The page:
Flow injection methods of sample introduction for ICP-MS
Thesis or dissertation
- © 1997 Simon Nelms. All rights reserved. No part of this publication may be reproduced without the written permission of the copyright holder.
This thesis is concerned with the application offlow injection techniques for on-line sample preparation for inductively coupled plasma mass spectrometry (ICP-MS). A comprehensive introduction to ICP-MS and the various sample introduction methods which have been applied for the technique is presented in Chapter 1. The advantages and disdvantages of the different sample introduction procedures are also considered and discussed. Since ICP-MS is a highly sensitive technique for multi-element analysis at trace levels, there are few methods which can compete with it. The methods which are available are compared with ICP-MS and the advantages and disadvantages of each are discussed in the context of the available literature.
The second chapter contains a detailed review of the various reagents which have been used for the selective retention of trace element ions from solutions containing high concentrations of so called 'matrix species' (e.g. Na, Ca, K and Mg). The use of ion-exchange and chelating reagents for trace analyte retention is discussed together with an appraisal of the properties and applications of activated alumina as either a cation or anion exchanger. Most ion-exchange and chelating reagents consist of an organic functional group covalently immobilised onto a support material. The properties of polymer and controlled pore glass support materials are discussed with respect to their behaviour in on-line systems.
In Chapter 3, the use of the chelating reagent 8-hydroxyquinoline, covalently immobilised onto controlled pore glass, for on-line preconcentration and matrix separation with ICP-MS detection, is described. A manually operated manifold, directly coupled to the ICP-MS, was developed for this work. The optimisation and analytical performance ofthis manifold is evaluated for Ti4+, V (as VO2+), Mn2+, Co2+, Ni2+, Cu2+, Zn2+, Ag+, Cd2+, Ce3+ and Pb2+ in saline matrix samples and reference materials. Following the development of the manual manifold described in Chapter 3, the construction of an automated preconcentration I matrix separation manifold, using a commercially available liquid handling system is described in Chapter 4. For this work, a novel iminodiacetate chelating reagent, immobilised onto a controlled pore glass support, was used for analyte retention. An initial manifold design is considered, followed by a refined version of the system, which is optimised for the retention of Mn2+, V (as VO2+), Co2+, Ni2+, Cu2+,Zn2+, Ag +, Cd2+, Ce3+, Pb2+ and U (as UO2+). The performance of the novel iminodiacetate chelating material is evaluated for the analysis of two saline reference waters and some saline industrial effluent samples.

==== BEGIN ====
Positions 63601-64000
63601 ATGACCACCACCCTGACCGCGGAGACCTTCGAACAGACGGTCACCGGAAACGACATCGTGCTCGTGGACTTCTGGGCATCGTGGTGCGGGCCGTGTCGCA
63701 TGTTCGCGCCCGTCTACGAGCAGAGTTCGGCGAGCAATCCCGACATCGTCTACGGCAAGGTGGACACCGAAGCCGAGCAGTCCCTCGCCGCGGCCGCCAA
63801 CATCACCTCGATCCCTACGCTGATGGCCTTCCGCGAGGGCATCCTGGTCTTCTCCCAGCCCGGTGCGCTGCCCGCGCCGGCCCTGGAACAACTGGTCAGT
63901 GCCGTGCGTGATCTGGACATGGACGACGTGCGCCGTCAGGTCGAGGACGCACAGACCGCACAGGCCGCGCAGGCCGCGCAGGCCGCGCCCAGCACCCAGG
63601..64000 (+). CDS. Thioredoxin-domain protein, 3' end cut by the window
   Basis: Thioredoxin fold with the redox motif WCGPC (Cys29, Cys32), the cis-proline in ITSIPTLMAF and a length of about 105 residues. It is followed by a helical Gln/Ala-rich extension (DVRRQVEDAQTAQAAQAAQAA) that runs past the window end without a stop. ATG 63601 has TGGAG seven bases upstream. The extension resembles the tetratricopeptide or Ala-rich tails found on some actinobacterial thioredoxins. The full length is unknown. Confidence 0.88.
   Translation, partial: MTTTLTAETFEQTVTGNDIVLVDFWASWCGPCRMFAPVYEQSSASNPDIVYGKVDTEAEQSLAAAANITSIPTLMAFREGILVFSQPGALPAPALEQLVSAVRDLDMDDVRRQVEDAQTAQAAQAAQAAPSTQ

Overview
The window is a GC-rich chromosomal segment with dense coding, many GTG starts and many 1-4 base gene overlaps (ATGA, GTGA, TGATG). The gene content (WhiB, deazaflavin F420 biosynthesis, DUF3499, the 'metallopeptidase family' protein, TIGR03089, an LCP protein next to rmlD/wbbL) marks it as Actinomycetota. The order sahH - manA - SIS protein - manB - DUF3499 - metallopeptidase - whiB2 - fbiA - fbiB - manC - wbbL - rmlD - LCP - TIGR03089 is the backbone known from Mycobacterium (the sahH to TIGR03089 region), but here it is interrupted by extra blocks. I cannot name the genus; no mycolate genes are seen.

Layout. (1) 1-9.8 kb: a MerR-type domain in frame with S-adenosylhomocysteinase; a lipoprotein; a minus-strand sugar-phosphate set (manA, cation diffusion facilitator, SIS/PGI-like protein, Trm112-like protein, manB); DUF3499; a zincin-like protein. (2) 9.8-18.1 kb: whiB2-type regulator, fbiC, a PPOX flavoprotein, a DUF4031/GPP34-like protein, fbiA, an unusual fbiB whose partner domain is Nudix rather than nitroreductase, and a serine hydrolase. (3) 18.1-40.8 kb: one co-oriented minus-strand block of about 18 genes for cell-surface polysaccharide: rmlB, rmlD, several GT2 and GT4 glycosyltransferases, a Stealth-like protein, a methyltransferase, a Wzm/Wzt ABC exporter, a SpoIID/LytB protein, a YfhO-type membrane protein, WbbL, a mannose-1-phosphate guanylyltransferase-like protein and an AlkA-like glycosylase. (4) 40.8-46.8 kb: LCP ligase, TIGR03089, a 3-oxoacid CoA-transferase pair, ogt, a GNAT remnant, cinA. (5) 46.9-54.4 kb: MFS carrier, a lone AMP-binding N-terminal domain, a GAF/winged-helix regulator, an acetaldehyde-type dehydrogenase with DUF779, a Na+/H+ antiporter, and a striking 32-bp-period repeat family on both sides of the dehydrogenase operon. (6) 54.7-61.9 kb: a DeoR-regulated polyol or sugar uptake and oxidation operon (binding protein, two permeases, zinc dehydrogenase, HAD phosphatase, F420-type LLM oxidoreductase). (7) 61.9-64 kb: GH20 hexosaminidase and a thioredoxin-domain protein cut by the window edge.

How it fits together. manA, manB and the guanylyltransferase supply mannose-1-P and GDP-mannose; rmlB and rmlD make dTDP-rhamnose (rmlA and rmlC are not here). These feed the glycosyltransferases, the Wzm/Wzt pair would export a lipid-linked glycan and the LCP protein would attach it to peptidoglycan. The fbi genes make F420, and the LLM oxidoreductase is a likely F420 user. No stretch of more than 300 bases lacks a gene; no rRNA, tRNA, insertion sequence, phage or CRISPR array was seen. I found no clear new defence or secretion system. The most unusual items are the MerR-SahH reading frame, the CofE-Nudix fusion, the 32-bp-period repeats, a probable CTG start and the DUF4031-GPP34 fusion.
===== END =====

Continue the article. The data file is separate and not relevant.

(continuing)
In Chapter 5, the effects of humic material in the sample on the on-line retention of Ti4+, V (as VO2+ ), Mn2+, Co2+, Ni2+, Cu2+, Zn2+, Ag+, Cd2+, Ce3+, Pb2+ and U (as UO2+) by the iminodiacetate reagent is explored. Humic material, which arises from soil and decaying vegetable matter, exists in fresh and saline waters at concentrations of typically 1 - 50 ppm. This complex material is composed of a number of different organic molecules which contain a variety of functional groups capable of forming chelates with the analytes of interest in the sample. For this reason, interference effects are expected to occur with increasing levels of humic material in the sample. The effect of increasing levels of elements which have an affinity for the iminodiacetate reagent is examined in terms of the retention efficiency of the analytes of interest.
In Chapter 6, the subject of microwave digestion for sample preparation is studied. This work initially involves assessing the efficiency of a simple nitric acid digestion for the digestion of selected reference materials in a batch system. The study continues with an evaluation of on-line microwave digestion with off-line analysis using ICP-MS and concludes with an investigation into the feasibility of directly coupling the on-line
microwave digestion system to the ICP-MS instrument. Finally, in Chapter 7, the general conclusions to the thesis and suggestions for future research are presented.
- Department of Chemistry, The University of Hull
- Greenway, Gillian M.
- Sponsor (Organisation)
- VG Elemental
- Ethos identifier
- Qualification level
- Qualification name
- 11 MB